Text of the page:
So let us create a new console app, that uses Entity Framework 6 and SQL Server Compact 3.5, and which could potentially be a Merge Replication subscriber.

Create a new Console project:


For this walkthrough, we will use Database First, but you can of course also use Code First.

Add the EntityFramework.SqlServerCompact.Legacy NuGet package to the project (remember to allow pre-releases), by right clicking the project and selecting Manage NuGet Packages…


This will install Entity Framework 6.1-alpha1 and the 3.5 provider and add the required registration in app.config.

Build the project.

Connect/create the database that you want to use in the SQL Server Compact Toolbox, right click it, and select “Add Entity Data Model to current Project”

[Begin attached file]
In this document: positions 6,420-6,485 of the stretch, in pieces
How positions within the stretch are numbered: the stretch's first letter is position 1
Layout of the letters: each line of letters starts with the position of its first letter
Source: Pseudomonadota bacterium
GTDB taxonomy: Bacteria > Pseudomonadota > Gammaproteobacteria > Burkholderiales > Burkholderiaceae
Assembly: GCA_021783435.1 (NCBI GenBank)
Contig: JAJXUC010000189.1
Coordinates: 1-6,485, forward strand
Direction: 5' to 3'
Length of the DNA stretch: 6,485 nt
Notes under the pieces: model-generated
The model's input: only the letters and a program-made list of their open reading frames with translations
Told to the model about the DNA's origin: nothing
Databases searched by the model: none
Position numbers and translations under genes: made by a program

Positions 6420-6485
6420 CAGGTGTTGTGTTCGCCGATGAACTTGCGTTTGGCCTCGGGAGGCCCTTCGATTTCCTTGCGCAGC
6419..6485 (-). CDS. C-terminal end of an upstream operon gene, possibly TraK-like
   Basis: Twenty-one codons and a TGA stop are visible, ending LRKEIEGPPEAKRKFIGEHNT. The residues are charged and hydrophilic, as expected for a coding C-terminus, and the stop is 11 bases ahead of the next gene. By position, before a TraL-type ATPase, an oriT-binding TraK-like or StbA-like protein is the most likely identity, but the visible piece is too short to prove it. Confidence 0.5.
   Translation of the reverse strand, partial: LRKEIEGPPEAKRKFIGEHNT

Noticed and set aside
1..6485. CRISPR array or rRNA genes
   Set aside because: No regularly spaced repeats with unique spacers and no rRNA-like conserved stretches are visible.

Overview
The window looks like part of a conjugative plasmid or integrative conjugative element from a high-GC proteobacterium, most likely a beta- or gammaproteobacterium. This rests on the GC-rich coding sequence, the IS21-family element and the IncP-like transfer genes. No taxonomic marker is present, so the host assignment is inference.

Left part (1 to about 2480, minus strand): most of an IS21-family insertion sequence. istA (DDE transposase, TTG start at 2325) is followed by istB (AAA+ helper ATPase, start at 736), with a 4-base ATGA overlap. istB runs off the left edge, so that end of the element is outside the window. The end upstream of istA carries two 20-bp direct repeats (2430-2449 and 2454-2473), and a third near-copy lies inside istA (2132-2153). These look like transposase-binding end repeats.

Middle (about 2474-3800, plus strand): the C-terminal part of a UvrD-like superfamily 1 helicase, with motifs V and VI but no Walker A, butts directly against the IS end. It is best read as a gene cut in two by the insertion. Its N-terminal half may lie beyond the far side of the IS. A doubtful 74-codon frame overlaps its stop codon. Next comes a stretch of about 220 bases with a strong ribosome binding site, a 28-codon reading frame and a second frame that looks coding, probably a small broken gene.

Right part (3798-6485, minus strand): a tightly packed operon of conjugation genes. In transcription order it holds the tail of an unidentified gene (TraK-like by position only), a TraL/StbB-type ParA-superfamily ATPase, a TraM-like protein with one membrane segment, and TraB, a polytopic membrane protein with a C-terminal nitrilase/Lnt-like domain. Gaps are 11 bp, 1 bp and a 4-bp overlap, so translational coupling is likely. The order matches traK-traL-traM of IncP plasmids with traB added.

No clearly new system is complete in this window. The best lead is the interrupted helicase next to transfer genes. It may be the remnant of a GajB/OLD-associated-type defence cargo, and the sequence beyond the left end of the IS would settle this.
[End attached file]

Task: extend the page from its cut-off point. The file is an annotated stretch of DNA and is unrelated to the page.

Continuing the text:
Just click OK:


This will add Chinook.edmx and invoke code generation that builds a DbContext derived class and POCO classes for each table in your database.

You can now add Merge Replication to your solution, you can start by installing my Merge Replication client helper library via NuGet,, read more about it here:

In order to configure Merge Replication on your SQL Server database and web server, I have a brief blog post here, but otherwise I can highly recommend the book by Rob Tiffany.

Notice that if you want to add Merge Replication to a SQL Server 2012 database, you need SP1 and CU4 or later, and you will need a recent build (8088 or newer) of the SQL Server Comapct 3.5 runtime installed, as listed in my blog post here.